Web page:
SINCE 2008 the Vida McWhinney-Henry Foundation has been impacting the lives of students from the Trinity Ville Primary School in St Thomas who do exceptionally well in the Grade Six Achievement Test (GSAT) to gain a place at the Morant Bay High School in the parish.
The foundation was established after Vida McWhinney-Henry's six children decided to honour their mother -- for her 80th birthday -- in a way that would demonstrate her belief in the importance of attaining a good education to move forward in life. To date, 10 students have benefited from the annual scholarships.
McWhinney-Henry who grew up in Mount Vernon in the parish raised her children in Trinity Ville before relocating to Morant Bay, and as such they were schooled at the Trinity Ville Primary and Morant Bay High schools.
Leila McWhinney-Dehaney, one of McWhinney-Henry's daughters, credits her brother Dr Hylton McWhinney for coming up with the idea of a foundation that would give back to the community.
"The foundation was my brother's idea. He wanted to focus on assisting in the development of young children from Trinity Ville Primary who were matriculating to Morant Bay High," McWhinney-Dehaney told the Jamaica Observer North East.
With that thought in mind, McWhinney-Dehaney said every year they seek out the top GSAT boy and girl from Trinity Ville Primary to award each of them a $25,000 scholarship.
McWhinney-Dehaney, however, said that while the focus of the foundation was on scholarships, they also assist the primary school in other ways.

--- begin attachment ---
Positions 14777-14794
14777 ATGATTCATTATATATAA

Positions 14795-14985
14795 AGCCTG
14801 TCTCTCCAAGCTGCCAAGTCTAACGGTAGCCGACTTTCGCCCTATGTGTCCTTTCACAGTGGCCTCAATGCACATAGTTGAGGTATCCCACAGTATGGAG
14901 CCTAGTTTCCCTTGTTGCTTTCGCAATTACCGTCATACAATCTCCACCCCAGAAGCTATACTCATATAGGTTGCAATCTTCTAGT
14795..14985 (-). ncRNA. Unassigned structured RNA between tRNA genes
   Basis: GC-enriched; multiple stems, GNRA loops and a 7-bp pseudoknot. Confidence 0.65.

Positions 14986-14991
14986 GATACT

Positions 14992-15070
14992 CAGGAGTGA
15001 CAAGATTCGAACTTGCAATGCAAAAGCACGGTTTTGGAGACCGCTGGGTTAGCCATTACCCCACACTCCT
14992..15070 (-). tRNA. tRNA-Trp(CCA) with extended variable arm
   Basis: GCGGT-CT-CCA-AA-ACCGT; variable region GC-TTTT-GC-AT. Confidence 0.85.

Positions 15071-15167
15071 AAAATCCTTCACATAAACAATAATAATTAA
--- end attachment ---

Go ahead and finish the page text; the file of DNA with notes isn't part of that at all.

"We give support in different ways, by assisting the Trinity Ville Primary School to get books for their library and funding for a new computer lab," she said.
McWhinney-Dehaney said while growing up her mother placed great value on education and ensured her children received the best, and as such a foundation focusing on education was a most fitting way to "honour her living memory".
"She is a true matriarch and she places value on education. The most important thing to her was that we got a good education and we could not miss school. She even developed a close-knit relationship with our teachers at school so she was always aware of our progress and that has paid off as three of her six children have their PhD," McWhinney- Dehaney said.
Sonia McWhinney-Hay, another of McWhinney-Henry's daughters emphasised her mother's values toward education and said parents today should employ some of her tactics.
"Mama instilled good values and ensured we went to school. If today's parents did what she did we would have a better society," McWhinney-Hay said.
Ludlow McWhinney, one of McWhinney-Henry's sons described his mother as his strength when times were rough.
"It was six of us and she was our rock and our shelter under that rock. We have an intangible memory with this foundation," he said.
Vida McWhinney-Henry who is now 85 years old agreed that she placed an emphasis on education for her children in their younger years. This, and good manners, she said are the way forward.
"When children have education and manners they can go anywhere in this world. I ensured that my children went to school regularly and had respect. I feel satisfied at their achievements and I'm proud that they named this foundation after me," McWhinney-Henry said.
The foundation which her children describe as a reinvestment in education is funded by McWhinney- Henry's six children and is solely kept within the family.
McWhinney-Dehaney said since the foundation was launched it has impacted the community of Trinity Ville.
"It has created an awareness in the community. Investing in children is the best thing to me, after doing it for five years, it's good," she said.
McWhinney-Henry is now reaping the fruits of her labour when she placed such a great value on education.
McWhinney-Dehaney was the chief nursing officer in the Ministry of Health, McWhinney-Hay is a retired professional secretary with the Jamaica National Building Society, Ludlow is a businessman and her other sons Hylton, Dennis and Dalton are teachers, Hylton being a professor in Chemistry at Prairie View A&M University, Dennis, a teacher in Canada and Dalton a professor in microbiology at the Houston Community College in Texas.
McWhinney-Henry, who still does her own farming and gardening at 85, has a total of 13 grandchildren and four great-grand children.